Ultimately, this measure wasn’t adopted and a compromise was achieved to create a reserve fund that could be used as a lifeline for struggling economies in the form of a credit line.
The key here is that a central authority was indeed established for the purpose of managing a global currency exchange and mechanisms were put in place to assist struggling countries, especially in the aftermath of the war.
What did come to pass out of Bretton was the formation of two organizations that endure to this day. We’ll talk about them more in the upcoming section, but they were the International Monetary Fund and the World Bank. The former was established to monitor currency exchange and lend money to deficit nations. Each participating country essentially forks over a share of funds every year to maintain this reserve based upon their relative economic size. The latter was established to help countries recover from the war and to seed developing nations with desperately needed capital so they could enter the world economy. Many dispute the effectiveness of these bodies and, in fact, some argue that they are responsible for keeping poorer countries in poverty. We’ll discuss this, but there are three key takeaways from Chapter One.
The first is to simply acknowledge how big this conference was and how much was accomplished. I love this shit so much. Think about it. The conference lasted only 22 days in July of 1944. Brilliant minds from around the world descended upon a little town in New Hampshire to create a blueprint for how the world would operate for the next several decades. And it stuck. For better or worse, and we can debate the outcome or how it was manipulated, it’s important to appreciate the sheer magnitude of this accomplishment.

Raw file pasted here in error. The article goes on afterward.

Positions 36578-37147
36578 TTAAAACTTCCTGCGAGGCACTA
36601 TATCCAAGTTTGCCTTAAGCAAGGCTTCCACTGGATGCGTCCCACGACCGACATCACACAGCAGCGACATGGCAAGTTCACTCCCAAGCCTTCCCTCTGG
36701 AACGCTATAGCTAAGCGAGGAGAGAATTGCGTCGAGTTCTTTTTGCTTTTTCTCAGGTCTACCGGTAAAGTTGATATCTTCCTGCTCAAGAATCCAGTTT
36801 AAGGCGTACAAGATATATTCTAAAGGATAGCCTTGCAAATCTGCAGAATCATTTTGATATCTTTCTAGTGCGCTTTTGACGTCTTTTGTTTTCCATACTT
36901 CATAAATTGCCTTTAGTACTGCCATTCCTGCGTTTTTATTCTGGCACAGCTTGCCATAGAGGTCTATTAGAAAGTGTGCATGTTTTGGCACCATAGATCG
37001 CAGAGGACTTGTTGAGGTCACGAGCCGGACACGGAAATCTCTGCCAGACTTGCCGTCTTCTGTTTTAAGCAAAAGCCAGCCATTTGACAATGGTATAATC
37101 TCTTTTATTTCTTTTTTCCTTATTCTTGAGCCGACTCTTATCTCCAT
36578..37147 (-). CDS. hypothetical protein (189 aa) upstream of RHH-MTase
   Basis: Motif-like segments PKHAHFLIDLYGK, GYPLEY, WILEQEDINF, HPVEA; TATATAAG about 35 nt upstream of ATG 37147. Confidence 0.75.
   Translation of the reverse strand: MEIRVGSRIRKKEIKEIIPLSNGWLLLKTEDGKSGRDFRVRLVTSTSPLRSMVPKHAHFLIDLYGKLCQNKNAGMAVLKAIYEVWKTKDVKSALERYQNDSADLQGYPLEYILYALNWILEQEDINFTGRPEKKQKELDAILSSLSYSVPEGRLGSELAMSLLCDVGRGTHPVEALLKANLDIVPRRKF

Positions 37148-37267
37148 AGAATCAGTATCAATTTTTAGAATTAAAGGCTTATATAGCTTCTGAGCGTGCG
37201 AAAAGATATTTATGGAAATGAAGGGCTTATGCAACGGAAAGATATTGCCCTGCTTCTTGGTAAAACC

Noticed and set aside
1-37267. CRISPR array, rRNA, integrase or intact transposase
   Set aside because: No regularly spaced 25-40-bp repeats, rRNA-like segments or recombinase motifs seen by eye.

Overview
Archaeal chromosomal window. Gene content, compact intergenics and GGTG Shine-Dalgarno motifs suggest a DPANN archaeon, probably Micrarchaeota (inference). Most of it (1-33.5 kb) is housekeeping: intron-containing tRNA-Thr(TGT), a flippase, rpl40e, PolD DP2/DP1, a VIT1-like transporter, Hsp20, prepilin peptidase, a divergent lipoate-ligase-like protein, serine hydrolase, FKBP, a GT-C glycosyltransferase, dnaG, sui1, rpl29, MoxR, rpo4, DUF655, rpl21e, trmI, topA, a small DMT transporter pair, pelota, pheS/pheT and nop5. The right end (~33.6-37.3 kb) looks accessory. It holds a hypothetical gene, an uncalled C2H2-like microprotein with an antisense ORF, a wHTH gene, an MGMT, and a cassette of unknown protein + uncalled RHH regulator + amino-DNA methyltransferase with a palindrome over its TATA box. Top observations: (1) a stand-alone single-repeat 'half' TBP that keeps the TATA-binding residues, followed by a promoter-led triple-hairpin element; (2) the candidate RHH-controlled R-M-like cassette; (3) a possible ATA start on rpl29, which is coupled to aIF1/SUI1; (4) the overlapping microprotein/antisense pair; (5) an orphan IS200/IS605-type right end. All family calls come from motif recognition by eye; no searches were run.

The second is to appreciate just how much of a divergence this framework was from the order of things before. Before Bretton Woods, it was every nation for itself. In World War One remember that it wasn’t the United States that bailed out Britain at the 11th hour to fund their ongoing war efforts, it was J.P. Morgan and Henry P. Davison. Prior to Bretton Woods a country could literally run out of currency. Just go broke. What Keynes and others envisaged at Bretton Woods was a system of interchange and balance that would prevent such collapses of nation states and the inevitable spread of defaults like dominoes among creditor nations.
The third observation is more personal. When you spend time in history and soak up the atmosphere and dissect what was on the minds of these figures as they were living in the moment, it’s really striking and powerful. Here was a group of intellectuals straining and stretching their imaginations at the peak of catastrophe, with literally the fate of the world in their hands. Each bringing personal and national bias to the table but checking their egos in service of a higher purpose. And in doing so, they were able to architect a new global order of money in just three weeks. A system that endures to this day.